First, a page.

In my last article I configured an nginx server to redirect HTTP traffic to the HTTPS listener on an AWS Application Load Balancer—by the way, an Application Load Balancer is not a Classic Load Balancer. You can read more about that here.

That caused an issue with my target group health check. When I created my target group, I configured the health check to check the root url of my instance and expect a status code 200. However, because my nginx server is now returning a 301 status code, the health check isn’t receiving the status code it’s expecting and, thus, considers my instance to be in an unhealthy status.

First, I reviewed the health check settings I had configured. I added 301 to the Success codes property of the health check. I read about Health Check Settings in Amazon’s documentation and, while there’s no entry for “Success codes” in the docs, I found something very similar called “matcher.” Specifically, the docs have this to say about the matcher setting:

The HTTP codes to use when checking for a successful response from a target. You can specify values or ranges of values between 200 and 499. The default value is 200.1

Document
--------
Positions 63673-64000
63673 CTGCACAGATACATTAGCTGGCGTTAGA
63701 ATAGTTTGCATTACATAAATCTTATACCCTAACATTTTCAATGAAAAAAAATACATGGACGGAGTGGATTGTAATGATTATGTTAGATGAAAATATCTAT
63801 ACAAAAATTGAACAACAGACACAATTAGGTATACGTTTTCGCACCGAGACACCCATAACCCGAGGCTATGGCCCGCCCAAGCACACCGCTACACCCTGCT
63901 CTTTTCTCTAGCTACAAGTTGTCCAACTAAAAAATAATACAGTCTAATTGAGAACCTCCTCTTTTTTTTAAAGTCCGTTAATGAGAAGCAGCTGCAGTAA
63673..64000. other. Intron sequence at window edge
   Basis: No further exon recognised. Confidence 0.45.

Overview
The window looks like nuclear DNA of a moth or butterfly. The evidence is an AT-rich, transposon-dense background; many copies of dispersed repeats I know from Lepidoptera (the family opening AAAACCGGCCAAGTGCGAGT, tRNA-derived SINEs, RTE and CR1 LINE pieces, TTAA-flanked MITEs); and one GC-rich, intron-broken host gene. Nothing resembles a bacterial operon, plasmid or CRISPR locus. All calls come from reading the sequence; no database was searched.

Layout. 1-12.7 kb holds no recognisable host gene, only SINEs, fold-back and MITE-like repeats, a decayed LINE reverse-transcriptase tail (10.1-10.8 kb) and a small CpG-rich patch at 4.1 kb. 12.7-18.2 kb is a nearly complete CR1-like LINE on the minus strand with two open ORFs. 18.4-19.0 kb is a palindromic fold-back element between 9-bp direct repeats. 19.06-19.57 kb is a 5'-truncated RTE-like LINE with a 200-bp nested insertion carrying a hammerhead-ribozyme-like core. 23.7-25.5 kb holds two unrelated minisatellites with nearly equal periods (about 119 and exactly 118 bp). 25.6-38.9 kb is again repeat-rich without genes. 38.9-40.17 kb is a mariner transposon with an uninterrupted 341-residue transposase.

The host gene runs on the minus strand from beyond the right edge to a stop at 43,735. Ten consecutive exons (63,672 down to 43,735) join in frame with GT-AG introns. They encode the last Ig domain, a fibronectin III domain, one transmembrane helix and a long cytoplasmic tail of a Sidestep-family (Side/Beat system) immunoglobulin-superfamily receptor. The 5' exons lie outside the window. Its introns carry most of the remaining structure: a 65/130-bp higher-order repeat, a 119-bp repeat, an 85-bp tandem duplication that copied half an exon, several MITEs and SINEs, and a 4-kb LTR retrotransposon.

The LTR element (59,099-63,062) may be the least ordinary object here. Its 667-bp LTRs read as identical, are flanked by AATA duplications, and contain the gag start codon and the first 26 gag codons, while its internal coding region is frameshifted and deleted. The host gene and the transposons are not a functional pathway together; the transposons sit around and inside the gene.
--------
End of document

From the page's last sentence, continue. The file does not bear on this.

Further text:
That sounds like a description I would have expected to see for the Success codes setting so I figured simply adding 301 to this setting would be sufficient. Turns out that the health check was failing. The response code was a 400!

After spending a good amount of time reading the AWS docs, Stack Overflow, and this particular serverfault thread2, I determined that creating an nginx virutal server with a specific path reserved for the health check would enable it to find a healthy target.

nginx virtual server with dedicated status path

Add the following server block to the nginx.conf file. In my case, this is located at /etc/nginx/nginx.conf:

  server {
    listen 80 default_server;
    location /health-check {
      access_log off;
      return 200;
      add_header Content-Type text/plain;

Next, restart the nginx server. In my case:

  sudo service nginx restart

At this point, the nginx server is listening on port 80 and any requests to the /health-check route will recieve a 200 status code. This should satisfy the AWS Health Check.

Update health check settings

Now that our nginx server has a dedicated route for the health check and will return an HTTP 200 status code, we need to update our health check settings.

  1. Navigate to Target Groups.
  2. Select a target group.
  3. Select Health checks tab.
  4. Select Edit.
  5. Edit the Path setting to match the location route defined in the nginx.conf file.
  6. Click Save.

Done and done. The health check is now polling the target at /health-check and expecting a 200 response which it will recieve. It may take a few minutes for the status of the target to be updated to healthy depending on the Healthy threshold and Interval you configured.